New High Yield for Georgia

spgc14-ga-yieldWhen the University of Georgia began recognizing peanut farmers for high yields, it was originally called the “One Ton Club.” Now we’re getting closer to FOUR tons!

The overall state yield winner in the Georgia Peanut Achievement Awards was Philip Grimes from Tifton who hit a yield of 7,084 pounds, the highest ever. “We had a lot of rain last year and we had an aggressive spray program and the peanuts done real well,” he said. Being in the farming business for 40 years, Philip is not sure he ever expected to see yields this high. “We used to make two tons, now three and a half – it’s really amazing the genetics they have in the peanut varieties now,” he added. Listen To MP3Interview with Philip Grimes, Georgia state yield winner

UGA Extension Weed Specialist Eric Prostko filled in as the awards emcee this year after John Beasley retired and moved to Auburn University after last year. “But we have a new agronomist coming on Scott Mumford, we stole from Clemson, and ultimately he’ll be doing some of these duties with the peanut team,” Eric said, noting that Scott Tubbs has been filling the agronomist role since John left at the end of last year.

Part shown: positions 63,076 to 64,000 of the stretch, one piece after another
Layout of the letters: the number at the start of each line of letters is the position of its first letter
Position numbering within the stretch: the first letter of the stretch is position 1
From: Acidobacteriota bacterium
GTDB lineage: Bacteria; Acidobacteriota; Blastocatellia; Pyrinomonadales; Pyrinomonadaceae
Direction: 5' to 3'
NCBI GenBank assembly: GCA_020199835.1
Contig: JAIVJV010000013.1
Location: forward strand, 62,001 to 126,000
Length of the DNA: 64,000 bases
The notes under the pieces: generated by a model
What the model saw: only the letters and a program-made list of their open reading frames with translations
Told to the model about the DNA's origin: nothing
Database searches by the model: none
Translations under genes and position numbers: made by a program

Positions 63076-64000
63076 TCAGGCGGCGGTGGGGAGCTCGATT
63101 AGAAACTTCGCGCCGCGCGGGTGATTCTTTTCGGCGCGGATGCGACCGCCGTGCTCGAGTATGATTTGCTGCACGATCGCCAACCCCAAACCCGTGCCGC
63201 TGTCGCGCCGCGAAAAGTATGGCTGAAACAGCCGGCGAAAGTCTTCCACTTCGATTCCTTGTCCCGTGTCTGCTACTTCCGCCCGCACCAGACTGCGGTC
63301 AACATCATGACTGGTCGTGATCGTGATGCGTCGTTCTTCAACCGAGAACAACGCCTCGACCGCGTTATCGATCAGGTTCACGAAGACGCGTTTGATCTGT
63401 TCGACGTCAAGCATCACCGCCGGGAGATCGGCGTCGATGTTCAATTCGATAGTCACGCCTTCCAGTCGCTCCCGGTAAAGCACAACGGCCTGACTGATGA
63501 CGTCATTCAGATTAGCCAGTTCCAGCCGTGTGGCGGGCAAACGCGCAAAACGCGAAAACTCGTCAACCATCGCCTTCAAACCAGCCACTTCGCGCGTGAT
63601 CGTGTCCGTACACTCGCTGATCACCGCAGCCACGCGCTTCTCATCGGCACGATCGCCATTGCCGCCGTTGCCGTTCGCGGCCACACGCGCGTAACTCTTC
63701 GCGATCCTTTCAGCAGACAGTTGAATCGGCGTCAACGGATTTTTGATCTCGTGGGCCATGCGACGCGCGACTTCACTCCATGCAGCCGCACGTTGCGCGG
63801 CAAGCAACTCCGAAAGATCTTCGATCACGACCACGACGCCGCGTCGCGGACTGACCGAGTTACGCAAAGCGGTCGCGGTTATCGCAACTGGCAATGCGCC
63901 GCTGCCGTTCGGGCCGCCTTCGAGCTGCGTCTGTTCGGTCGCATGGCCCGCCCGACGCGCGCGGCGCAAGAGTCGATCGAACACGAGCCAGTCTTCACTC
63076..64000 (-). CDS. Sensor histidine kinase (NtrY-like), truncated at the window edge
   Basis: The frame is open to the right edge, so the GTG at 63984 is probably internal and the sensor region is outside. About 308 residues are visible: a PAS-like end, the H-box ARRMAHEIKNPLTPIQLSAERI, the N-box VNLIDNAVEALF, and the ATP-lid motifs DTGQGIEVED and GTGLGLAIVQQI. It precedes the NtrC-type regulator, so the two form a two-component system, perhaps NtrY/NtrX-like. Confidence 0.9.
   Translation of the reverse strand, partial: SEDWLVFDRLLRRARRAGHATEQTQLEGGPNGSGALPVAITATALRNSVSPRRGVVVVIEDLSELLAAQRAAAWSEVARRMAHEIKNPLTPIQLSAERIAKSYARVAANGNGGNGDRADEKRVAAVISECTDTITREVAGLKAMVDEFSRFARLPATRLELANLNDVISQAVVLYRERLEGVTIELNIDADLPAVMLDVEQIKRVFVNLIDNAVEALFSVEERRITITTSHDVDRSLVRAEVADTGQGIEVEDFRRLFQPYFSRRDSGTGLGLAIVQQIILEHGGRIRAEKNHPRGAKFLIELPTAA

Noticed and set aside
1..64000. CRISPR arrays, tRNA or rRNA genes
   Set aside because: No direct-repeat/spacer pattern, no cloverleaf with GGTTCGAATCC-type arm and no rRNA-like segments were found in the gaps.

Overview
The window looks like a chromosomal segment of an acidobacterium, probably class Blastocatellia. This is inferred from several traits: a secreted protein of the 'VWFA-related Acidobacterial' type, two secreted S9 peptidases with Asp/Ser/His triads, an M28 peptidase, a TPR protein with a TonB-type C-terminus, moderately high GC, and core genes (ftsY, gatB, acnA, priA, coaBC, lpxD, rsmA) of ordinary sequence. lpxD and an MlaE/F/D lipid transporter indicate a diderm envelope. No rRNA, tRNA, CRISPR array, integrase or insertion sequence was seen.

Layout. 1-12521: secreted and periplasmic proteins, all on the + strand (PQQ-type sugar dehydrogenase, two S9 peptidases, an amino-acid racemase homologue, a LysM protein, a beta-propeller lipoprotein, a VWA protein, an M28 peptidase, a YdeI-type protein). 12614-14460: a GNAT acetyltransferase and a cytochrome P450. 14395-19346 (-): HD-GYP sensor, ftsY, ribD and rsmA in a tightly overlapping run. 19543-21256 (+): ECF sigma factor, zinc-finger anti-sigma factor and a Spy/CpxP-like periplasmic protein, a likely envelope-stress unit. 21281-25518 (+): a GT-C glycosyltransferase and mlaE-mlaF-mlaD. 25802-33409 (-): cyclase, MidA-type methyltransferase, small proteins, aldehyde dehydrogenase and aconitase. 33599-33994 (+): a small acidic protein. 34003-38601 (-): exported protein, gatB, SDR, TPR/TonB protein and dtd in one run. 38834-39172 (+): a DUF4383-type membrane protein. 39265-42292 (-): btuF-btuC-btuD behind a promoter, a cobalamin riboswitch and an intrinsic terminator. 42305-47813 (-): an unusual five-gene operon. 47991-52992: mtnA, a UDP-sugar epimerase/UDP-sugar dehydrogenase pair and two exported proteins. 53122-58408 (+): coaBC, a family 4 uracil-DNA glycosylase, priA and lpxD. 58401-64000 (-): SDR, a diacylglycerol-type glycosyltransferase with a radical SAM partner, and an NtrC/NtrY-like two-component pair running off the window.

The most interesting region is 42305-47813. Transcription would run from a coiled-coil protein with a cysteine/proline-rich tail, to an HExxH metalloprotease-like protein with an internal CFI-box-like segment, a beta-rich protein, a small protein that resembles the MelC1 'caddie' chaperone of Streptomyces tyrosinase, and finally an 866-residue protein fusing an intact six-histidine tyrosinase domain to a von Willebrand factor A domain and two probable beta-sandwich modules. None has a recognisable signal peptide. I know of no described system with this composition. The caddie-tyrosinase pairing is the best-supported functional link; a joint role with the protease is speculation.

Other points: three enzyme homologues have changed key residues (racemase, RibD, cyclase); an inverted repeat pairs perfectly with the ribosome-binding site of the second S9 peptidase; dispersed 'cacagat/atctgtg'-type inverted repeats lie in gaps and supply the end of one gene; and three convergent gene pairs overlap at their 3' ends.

Eric says the “One Ton Club” started back in the 1950s and the new record this year was amazing. “Now we’re over 7,000 and I can see these growers getting 8,000 at some point, especially with the new varieties that we’ll potentially have in the future,” he said. Listen To MP3Interview with Eric Prostko, UGA Extension Weed Specialist

The Georgia Peanut Achievement Awards are sponsored by Syngenta, BASF – and now Bayer Crop Science as well.

2014 SPGC photo album

One Response to New High Yield for Georgia

  1. […] Our good friend Dan Watts, district sales manager for BASF, says this year they are pleased to offer Priaxor for peanuts. “Priaxor is some new chemistry that’s a combination of two fungicides. We taken the standard, tried and true Headline product, combined with a new chemistry called Xemium. We have it in peanuts this year, we’ll have it in cotton next year and we hope it’s another tool that growers can utilize to maybe go from 7000 pounds to 8000 pounds!“ […]

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